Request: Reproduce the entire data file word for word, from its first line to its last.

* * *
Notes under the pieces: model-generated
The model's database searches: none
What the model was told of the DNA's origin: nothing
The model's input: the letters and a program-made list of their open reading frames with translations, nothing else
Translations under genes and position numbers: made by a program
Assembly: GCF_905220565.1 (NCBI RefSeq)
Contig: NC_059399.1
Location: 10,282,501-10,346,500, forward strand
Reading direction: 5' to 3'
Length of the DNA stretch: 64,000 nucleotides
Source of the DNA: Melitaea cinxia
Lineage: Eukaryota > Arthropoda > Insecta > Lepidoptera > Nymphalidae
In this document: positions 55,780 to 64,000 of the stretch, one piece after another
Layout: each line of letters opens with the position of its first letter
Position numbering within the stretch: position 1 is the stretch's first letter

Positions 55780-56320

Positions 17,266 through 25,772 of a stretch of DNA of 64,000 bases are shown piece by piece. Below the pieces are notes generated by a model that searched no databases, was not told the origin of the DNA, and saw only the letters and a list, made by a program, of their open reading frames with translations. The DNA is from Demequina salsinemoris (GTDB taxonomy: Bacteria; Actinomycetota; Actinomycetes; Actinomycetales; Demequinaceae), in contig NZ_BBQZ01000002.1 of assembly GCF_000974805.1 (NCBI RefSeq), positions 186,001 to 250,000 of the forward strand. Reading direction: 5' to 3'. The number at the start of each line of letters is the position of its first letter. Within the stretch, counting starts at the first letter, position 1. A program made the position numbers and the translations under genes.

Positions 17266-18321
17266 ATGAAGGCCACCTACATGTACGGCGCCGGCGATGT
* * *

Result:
Notes under the pieces: model-generated
The model's database searches: none
What the model was told of the DNA's origin: nothing
The model's input: the letters and a program-made list of their open reading frames with translations, nothing else
Translations under genes and position numbers: made by a program
Assembly: GCF_905220565.1 (NCBI RefSeq)
Contig: NC_059399.1
Location: 10,282,501-10,346,500, forward strand
Reading direction: 5' to 3'
Length of the DNA stretch: 64,000 nucleotides
Source of the DNA: Melitaea cinxia
Lineage: Eukaryota > Arthropoda > Insecta > Lepidoptera > Nymphalidae
In this document: positions 55,780 to 64,000 of the stretch, one piece after another
Layout: each line of letters opens with the position of its first letter
Position numbering within the stretch: position 1 is the stretch's first letter

Positions 55780-56320

Positions 17,266 through 25,772 of a stretch of DNA of 64,000 bases are shown piece by piece. Below the pieces are notes generated by a model that searched no databases, was not told the origin of the DNA, and saw only the letters and a list, made by a program, of their open reading frames with translations. The DNA is from Demequina salsinemoris (GTDB taxonomy: Bacteria; Actinomycetota; Actinomycetes; Actinomycetales; Demequinaceae), in contig NZ_BBQZ01000002.1 of assembly GCF_000974805.1 (NCBI RefSeq), positions 186,001 to 250,000 of the forward strand. Reading direction: 5' to 3'. The number at the start of each line of letters is the position of its first letter. Within the stretch, counting starts at the first letter, position 1. A program made the position numbers and the translations under genes.

Positions 17266-18321
17266 ATGAAGGCCACCTACATGTACGGCGCCGGCGATGT